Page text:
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A couple of weeks ago, I wrote a post about why “heritage” languages are important, which came out of conversations with families trying to pass on a language with little “usefulness” but great emotional significance. Some of the most emotional stories I’ve heard over the years have been from adults who should have been raised bilingual, but who are not bilingual. Sometimes their parents actively choose not to use a language; this is most common with low-status languages and dialects. Some parents tried but were given the advice to drop a “useless” language, and listened to that poor (but oh, so common) advice. Some parents tried and persevered but didn’t have enough of a support system, or had a child who was just too resistant, so they eventually let it go. Whatever the reason, the end results are the same: loss of a language and loss of a cultural connection.

This affects people in different ways, but I’ve heard from many that they feel uncomfortable traveling to their “home country” because people expect them to be able to speak the language. I’ve heard that they get mocked when they do try to use the language, because they “sound like children”. And I’ve heard that they just never go anywhere where that language will be used, because they feel too guilty about not being able to speak it.

Now, I am sure that there are many adults out there who lost a family language and have no regrets, but of course, those are not the people I hear from. But for those dealing with this issue, it can feel isolating to not be able to talk to extended family, it can feel shameful – to look like something that you are not – and it can feel insurmountable. So the question I am often faced with is: “How can I get back my mother tongue?”. The answer, of course, is you can’t. You can not start over again from birth and get it right the second time through. What you can do, if it matters to you, is start again from where you are now.

One of the biggest hurdles for trying to learn your “mother tongue” as an adult can be the people who are trying to be helpful. Your aunt, who likes to correct you every time you pronounce something incorrectly, your grandmother, who compares you to your cousins who are “so much better” than you, your cousin who switches to English with you out of politeness or impatience. Family members, while well-meaning, are sometimes not very effective as a language-learning support system.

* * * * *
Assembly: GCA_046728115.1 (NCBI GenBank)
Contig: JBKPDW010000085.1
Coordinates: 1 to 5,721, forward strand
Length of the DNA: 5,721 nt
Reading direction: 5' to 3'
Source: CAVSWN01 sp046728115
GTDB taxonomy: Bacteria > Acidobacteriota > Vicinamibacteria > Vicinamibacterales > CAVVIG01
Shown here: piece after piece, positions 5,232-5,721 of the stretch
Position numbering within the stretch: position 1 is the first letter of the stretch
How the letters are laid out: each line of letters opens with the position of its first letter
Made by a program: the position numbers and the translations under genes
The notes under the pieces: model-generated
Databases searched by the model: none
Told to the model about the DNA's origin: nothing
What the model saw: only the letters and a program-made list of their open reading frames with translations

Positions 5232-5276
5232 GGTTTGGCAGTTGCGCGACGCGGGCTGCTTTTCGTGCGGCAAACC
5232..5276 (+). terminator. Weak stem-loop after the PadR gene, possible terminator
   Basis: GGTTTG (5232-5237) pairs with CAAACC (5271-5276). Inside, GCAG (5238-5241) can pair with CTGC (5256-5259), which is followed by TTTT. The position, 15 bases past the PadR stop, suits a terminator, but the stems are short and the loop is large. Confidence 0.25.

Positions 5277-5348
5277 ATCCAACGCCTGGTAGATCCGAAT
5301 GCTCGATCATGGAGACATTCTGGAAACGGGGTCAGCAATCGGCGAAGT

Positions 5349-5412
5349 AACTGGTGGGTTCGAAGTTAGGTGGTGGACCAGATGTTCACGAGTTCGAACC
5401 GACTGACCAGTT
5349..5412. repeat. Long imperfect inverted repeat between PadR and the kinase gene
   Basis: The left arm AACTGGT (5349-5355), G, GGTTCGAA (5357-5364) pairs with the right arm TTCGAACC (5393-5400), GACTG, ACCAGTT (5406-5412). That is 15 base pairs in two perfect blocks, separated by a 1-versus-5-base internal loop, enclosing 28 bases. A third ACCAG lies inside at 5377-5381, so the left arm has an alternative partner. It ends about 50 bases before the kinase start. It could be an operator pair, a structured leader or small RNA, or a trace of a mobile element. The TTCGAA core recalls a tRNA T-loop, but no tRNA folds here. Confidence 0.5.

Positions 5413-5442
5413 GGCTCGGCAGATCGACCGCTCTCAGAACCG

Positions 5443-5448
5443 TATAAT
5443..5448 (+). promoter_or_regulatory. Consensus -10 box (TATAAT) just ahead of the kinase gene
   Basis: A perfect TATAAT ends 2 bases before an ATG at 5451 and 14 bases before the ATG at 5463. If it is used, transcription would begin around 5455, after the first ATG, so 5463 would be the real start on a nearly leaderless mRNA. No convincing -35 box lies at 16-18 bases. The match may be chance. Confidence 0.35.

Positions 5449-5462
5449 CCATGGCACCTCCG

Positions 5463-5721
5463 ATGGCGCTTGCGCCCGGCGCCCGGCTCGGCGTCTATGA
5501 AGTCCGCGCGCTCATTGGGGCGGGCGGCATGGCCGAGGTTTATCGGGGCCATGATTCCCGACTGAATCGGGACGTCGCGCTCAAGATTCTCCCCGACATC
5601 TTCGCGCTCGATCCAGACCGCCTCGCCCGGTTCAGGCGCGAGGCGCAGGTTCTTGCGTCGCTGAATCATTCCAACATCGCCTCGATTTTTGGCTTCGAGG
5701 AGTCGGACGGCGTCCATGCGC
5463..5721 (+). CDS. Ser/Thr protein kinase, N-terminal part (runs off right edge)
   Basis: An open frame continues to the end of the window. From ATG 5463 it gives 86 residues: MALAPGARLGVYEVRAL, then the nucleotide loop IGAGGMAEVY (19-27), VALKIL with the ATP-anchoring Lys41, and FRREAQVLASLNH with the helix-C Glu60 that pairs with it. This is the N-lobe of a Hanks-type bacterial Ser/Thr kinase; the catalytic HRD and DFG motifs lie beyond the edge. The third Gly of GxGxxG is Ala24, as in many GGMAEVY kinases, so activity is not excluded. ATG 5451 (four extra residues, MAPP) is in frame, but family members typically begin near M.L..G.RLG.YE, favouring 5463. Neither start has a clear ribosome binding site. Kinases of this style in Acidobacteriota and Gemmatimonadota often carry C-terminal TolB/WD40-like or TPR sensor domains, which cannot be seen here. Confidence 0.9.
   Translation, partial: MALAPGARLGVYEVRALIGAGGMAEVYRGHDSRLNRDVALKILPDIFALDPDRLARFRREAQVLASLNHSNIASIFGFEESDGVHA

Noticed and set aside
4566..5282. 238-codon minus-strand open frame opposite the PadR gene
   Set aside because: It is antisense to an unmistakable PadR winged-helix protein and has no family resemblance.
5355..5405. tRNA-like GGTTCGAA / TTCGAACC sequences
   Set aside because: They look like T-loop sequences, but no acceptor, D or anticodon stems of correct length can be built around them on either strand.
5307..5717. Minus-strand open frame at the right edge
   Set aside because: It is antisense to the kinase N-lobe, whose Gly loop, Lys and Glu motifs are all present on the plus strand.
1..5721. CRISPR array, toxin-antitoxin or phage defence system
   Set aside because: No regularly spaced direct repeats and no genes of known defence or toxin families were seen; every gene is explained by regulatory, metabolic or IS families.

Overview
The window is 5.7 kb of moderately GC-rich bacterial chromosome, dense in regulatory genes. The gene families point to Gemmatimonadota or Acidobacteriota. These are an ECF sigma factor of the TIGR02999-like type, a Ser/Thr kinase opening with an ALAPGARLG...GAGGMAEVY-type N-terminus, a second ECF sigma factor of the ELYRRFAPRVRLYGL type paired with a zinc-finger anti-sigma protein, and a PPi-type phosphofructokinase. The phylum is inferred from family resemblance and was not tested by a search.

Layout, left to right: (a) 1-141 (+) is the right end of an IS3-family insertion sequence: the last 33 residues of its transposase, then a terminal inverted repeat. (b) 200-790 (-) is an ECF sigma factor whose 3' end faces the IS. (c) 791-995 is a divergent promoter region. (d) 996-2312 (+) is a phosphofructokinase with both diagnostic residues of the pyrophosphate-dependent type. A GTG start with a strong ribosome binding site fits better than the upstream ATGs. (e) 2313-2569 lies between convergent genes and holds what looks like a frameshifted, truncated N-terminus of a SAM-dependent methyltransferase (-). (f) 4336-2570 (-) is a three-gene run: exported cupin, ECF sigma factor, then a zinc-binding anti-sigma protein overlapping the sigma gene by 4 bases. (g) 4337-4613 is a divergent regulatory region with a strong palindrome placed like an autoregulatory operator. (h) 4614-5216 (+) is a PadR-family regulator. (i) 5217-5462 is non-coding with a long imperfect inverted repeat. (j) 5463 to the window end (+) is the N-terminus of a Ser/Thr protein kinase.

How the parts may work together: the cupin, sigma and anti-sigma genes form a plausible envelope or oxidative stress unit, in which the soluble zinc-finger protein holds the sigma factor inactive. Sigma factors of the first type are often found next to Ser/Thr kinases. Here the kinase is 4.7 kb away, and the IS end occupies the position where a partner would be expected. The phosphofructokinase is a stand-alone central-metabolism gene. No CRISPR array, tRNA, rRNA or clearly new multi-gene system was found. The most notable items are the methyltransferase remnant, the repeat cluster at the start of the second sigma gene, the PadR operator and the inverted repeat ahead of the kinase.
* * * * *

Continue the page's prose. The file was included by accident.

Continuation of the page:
So who can help you? One of the best resources is people who speak the language fluently, but have no emotional connection to how well you speak it. I’ve seen many adults benefit immensely from “language partnerships” – you have a mutually beneficial relationship where both have a language the other wants to improve, so you help each other. It’s not always easy to find a fluent speaker of your heritage language, but if you have a local college or university, the International Students Office is a good place to start. I’ve also seen success with families who bring in a child minder who speaks the heritage language, and the parent learns alongside the children (and even better – the other parent too!).

But of course the most successful method is to arrange for a full language-immersion. I’ve not seen many try with this method, because the logistics are sometimes overwhelming or impossible. But taking a “gap year” from whatever is your normal life and moving “back” to the land of your heritage language can be the best way to improve quickly and to discover, or rediscover a connection with your cultural identity.

Whichever route you choose, please do take the time to share your story with other families in the same situation. Letting parents know that someday their child may want to know their language might make the difference for someone else.